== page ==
• :q! in normal mode exits regardless of any changes

Errata

  • I was wrong about the contents of the last line of the Vim screen in the audio. The notes have been corrected.

History

Books

Other resources


hpr1713 :: Fosdem 2015: Surveillance vs. Free Software

Interviews at the Free and Open Source devleopers meeting FOSDEM in Brussels.

Hosted by 2BFrank on 2015-02-25 and released under a CC-BY-SA license.
Listen in ogg, spx, or mp3 format. Series: Interviews | Comments (0)

Aaron Williamson

Free Software Law Expert Aaron Williamson held a brilliant talk on the history of internet surveillance in the USA at FOSDEM 2015. After the Paris terror attacks, many politicians want to increase surveillance. British Prime Minister David Cameron wants to read all our emails - even the encrypted ones. Is this the only answer to terror attacks? Aaron has a very strong opinion on this.

Mathias Kirschner, Free Software Foundation Europe

Matthias is the Vicepresident of the Free Software Foundation Europe. In our interview at Fosdem 2015, he explains the work and the goal of the foundation and how they do lobbying for Free Software in parliaments and government bodies.

Torproject - nos ognions

A member of nos-ognions.net, which is part of the Tor project, explains about exit nodes, transparency and surveillance.


hpr1712 :: What's in my Crate

What was in my crate when I went to a LUG to give a a11y presentation

Hosted by Mike Ray on 2015-02-24 and released under a CC-BY-SA license.
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Back in the summer of 2014 I started going to the Surrey Linux User Group.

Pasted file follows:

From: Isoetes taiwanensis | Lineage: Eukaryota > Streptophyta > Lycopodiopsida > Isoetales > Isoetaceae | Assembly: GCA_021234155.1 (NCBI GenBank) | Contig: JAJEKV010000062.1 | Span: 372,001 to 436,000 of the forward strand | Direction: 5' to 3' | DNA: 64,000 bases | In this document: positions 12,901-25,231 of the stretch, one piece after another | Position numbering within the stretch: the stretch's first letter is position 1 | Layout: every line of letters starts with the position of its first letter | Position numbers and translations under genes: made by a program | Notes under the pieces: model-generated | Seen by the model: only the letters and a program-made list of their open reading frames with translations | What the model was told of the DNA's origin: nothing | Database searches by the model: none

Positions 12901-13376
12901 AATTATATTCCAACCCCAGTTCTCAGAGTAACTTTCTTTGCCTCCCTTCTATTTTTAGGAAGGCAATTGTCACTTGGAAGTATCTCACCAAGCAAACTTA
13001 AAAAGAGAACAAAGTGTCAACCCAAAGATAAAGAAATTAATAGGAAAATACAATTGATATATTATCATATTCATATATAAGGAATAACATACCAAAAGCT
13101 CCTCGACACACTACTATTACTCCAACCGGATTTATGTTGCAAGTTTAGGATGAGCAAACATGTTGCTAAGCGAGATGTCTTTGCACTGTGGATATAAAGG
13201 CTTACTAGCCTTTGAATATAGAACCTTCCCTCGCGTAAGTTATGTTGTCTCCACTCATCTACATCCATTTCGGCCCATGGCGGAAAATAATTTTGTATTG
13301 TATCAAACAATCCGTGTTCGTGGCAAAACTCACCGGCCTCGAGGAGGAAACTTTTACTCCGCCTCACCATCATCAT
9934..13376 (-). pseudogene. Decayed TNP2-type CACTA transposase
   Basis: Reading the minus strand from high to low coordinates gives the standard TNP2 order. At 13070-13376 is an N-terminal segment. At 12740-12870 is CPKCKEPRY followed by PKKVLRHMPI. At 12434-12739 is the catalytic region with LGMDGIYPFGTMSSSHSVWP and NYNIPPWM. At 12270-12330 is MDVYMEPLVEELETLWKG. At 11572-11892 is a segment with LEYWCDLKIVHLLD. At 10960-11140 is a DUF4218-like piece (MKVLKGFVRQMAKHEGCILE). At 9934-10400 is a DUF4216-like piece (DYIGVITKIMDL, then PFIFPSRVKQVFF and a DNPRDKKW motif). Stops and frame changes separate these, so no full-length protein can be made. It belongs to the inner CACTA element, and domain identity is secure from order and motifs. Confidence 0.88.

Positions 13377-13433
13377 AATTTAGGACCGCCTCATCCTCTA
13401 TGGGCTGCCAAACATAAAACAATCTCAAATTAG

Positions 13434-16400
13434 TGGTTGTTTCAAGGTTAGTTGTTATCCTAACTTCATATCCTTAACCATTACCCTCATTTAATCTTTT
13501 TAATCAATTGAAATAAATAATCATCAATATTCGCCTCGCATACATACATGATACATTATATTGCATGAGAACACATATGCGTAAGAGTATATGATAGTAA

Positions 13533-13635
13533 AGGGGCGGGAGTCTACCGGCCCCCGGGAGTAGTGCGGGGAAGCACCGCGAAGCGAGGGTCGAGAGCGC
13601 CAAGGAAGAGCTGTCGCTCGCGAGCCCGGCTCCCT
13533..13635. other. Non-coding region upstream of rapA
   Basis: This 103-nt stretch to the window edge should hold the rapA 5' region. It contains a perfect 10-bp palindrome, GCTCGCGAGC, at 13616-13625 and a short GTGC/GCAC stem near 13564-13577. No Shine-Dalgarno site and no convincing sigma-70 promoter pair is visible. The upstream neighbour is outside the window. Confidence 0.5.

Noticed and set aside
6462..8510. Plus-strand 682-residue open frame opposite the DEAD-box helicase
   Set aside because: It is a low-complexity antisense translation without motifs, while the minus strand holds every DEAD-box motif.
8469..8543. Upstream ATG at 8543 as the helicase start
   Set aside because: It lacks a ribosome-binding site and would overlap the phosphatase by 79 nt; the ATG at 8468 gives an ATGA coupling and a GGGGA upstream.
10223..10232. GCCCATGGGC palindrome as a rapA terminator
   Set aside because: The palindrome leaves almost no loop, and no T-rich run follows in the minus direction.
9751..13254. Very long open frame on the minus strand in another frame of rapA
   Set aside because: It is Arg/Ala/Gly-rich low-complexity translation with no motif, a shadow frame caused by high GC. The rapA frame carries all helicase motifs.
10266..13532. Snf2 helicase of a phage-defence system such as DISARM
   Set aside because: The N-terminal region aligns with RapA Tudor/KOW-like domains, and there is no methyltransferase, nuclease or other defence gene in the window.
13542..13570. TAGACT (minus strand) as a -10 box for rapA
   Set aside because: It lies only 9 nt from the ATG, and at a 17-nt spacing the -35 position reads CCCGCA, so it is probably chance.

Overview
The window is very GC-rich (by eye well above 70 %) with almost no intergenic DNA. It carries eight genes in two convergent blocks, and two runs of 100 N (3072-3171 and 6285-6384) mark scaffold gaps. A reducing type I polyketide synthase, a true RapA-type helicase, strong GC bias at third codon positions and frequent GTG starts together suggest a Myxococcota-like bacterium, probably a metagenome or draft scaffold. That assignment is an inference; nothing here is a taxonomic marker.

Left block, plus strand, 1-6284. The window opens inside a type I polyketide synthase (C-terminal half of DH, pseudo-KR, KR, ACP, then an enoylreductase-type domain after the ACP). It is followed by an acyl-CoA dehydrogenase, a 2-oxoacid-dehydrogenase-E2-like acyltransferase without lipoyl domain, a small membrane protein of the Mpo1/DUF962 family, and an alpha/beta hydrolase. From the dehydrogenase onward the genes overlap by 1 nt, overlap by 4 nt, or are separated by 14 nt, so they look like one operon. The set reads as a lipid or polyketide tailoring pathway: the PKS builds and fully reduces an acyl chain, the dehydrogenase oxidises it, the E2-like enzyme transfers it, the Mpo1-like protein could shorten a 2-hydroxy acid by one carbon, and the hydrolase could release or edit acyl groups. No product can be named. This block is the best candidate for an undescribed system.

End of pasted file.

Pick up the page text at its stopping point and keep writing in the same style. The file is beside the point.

I was asked to give a short presentation about Linux accessibility and how, although I am totally blind, I still write code and muck about with Linux.

I was then asked to give the same presentation at the Portsmouth LUG.

This time I made it more comprehensive and took more kit.

So I take this opportunity to give my version of the "What's in my bag" shows that some folks have been doing. As I am unemployed, like a lot of blind folks, I have been unable to justify this before now because I don't lug an interesting collection of stuff to and from work.

Here's a simple bullet list about the crate and it's contents:

  • The crate is a 35 litre capacity 'Really Useful Box'
  • First in were 2 Dell Latitude D630 (64-bit) laptops
  • Next in was a Dell Inspiron (32-bit) laptop, clunky and slow
  • The three laptops were sandwhiched between 3-ply layers of bubble-wrap
  • Next in was a Seika 40-cell refreshable Braille display
  • Next was a clear polycarbonate, zip-up pencil case stuffed with audio leads
  • Then a 'Mesh' Bluetooth and line-in external speaker
  • And a Braun external speaker/FM radio/micro-SD boom-box
  • A four-way mains power splitter
  • The three AC adaptors for the laptops
  • On the top of the box, because it was too wide to go in, was a USB keyboard
  • Mobile phone charging battery 'brick', for the Raspberry Pi
  • A Raspberry Pi, a Banana Pi and some Arduino bits and pieces

Here's what I demonstrated with two of the laptops:

  • Trisquel Linux and accessibility in the Gnome desktop with Orca
  • Accessibility in the console with Debian and the Braille display on the Inspiron

The second Latitude was with me so I could get some sighted help with BIOS settings.

My thanks have to go to Tony Wood for the lift to and from both of these accessibility presentations. I could not have done either, especially the Portsmouth one without his help.

Thanks also to Lisi, the coordinator of the Portsmouth LUG and to the folks of that LUG for their enthusiasm.

Here's the link to the HPR show about my Raspberry Pi tts code fix:

http://hackerpublicradio.org/eps.php?id=1649



hpr1710 :: Windows Remote Desktop on GNU/Linux

A wrapper script for xfreerdp to make connecting to windows servers painless


Hosted by Ken Fallon on 2015-02-20 and released under a CC-BY-SA license.